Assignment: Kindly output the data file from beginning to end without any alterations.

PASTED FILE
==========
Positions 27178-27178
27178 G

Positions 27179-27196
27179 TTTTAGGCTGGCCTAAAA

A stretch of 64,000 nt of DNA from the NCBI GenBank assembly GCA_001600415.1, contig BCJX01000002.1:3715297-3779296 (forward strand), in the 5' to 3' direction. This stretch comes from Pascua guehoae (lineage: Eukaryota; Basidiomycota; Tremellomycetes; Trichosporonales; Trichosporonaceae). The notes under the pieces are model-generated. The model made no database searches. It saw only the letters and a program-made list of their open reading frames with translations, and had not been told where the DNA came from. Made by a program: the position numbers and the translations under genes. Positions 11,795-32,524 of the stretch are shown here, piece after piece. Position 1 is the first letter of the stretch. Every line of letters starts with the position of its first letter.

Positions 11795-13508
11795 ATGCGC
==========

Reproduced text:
Positions 27178-27178
27178 G

Positions 27179-27196
27179 TTTTAGGCTGGCCTAAAA

A stretch of 64,000 nt of DNA from the NCBI GenBank assembly GCA_001600415.1, contig BCJX01000002.1:3715297-3779296 (forward strand), in the 5' to 3' direction. This stretch comes from Pascua guehoae (lineage: Eukaryota; Basidiomycota; Tremellomycetes; Trichosporonales; Trichosporonaceae). The notes under the pieces are model-generated. The model made no database searches. It saw only the letters and a program-made list of their open reading frames with translations, and had not been told where the DNA came from. Made by a program: the position numbers and the translations under genes. Positions 11,795-32,524 of the stretch are shown here, piece after piece. Position 1 is the first letter of the stretch. Every line of letters starts with the position of its first letter.

Positions 11795-13508
11795 ATGCGC